5. The contribution of the people
This reality will show a strong bond between the people of Japan. Recovery was considered a national project. So several Japanese companies started their own grants and grants to help finish the construction work.
Societies included groups such as youth groups and civic associations that provided support for both labor work and fundraising, which is one of the interesting facts about the Meiji Jingu Temple.
6. Government support
The mosque was officially identified as one of Kanpei-Tisha, indicating that it was in the upper shrine of the government and the efforts of the people.
It received such recognition because of its status as an Imperial shrine. It went on until 1946.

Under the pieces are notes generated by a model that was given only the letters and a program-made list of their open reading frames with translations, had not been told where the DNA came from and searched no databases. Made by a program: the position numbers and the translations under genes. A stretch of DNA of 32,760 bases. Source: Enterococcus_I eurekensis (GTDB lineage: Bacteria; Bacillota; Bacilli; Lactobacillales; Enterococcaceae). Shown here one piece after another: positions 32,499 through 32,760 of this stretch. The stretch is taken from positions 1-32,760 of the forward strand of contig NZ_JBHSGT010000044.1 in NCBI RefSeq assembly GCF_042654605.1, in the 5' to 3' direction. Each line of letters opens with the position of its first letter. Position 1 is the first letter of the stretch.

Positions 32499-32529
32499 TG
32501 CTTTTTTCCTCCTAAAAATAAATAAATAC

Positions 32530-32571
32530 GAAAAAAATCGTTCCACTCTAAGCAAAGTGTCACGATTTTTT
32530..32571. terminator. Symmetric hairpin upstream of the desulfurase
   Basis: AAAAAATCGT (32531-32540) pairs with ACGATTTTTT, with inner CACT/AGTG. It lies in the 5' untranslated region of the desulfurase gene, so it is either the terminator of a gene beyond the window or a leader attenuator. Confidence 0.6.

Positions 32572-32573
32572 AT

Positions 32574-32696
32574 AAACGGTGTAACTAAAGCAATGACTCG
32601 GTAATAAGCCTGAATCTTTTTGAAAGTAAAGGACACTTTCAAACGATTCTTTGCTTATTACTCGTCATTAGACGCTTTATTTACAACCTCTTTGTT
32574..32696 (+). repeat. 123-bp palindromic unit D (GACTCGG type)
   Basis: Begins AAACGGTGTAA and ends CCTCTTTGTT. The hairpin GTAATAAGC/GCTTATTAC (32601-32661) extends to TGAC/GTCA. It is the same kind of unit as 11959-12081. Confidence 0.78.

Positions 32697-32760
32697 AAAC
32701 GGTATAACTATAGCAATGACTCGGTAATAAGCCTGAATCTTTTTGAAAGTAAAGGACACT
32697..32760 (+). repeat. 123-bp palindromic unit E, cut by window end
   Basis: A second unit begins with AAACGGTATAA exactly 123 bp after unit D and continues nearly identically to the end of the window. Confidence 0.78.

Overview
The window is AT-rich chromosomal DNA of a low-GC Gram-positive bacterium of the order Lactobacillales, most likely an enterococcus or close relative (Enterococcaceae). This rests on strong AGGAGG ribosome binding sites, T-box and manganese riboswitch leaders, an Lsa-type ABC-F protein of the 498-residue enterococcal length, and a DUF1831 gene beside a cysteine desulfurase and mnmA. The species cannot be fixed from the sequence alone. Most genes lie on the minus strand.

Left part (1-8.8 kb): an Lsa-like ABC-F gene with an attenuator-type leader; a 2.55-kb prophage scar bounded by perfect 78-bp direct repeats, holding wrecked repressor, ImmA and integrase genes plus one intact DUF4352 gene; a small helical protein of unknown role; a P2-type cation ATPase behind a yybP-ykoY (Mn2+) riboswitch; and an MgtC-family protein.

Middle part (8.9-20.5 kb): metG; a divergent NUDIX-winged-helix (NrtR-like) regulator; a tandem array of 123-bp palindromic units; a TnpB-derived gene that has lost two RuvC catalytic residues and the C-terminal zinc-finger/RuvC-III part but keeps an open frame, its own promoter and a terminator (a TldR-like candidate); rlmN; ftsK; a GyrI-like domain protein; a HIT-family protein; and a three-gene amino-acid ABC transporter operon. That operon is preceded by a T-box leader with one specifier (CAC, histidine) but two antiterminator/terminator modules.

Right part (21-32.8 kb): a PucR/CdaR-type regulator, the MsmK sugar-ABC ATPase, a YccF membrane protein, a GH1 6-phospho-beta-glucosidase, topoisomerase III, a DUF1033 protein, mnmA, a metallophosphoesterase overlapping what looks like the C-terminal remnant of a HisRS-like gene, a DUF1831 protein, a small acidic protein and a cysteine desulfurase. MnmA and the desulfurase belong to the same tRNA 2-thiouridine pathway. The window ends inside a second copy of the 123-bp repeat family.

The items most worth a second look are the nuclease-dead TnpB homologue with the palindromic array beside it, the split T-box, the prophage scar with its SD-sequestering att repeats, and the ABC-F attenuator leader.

7. In the middle of the tree
There are about 100,000 trees in the forest that surrounds the shrine, which adds to the tranquility of the place.
There are several different types of trees in the forest. Interestingly, all these trees were donated by people or entities from every corner of Japan.
8. The power spot in the temple
The often neglected part of the temple is its sprawling interior garden, which is located in the southern part of the shrine, which is one of the interesting facts about the Meiji Jingu Temple.
Many may not think so, but it is an important part of the shrine. One of the reasons why these iris gardens are actually built here is the Mazzi shrine.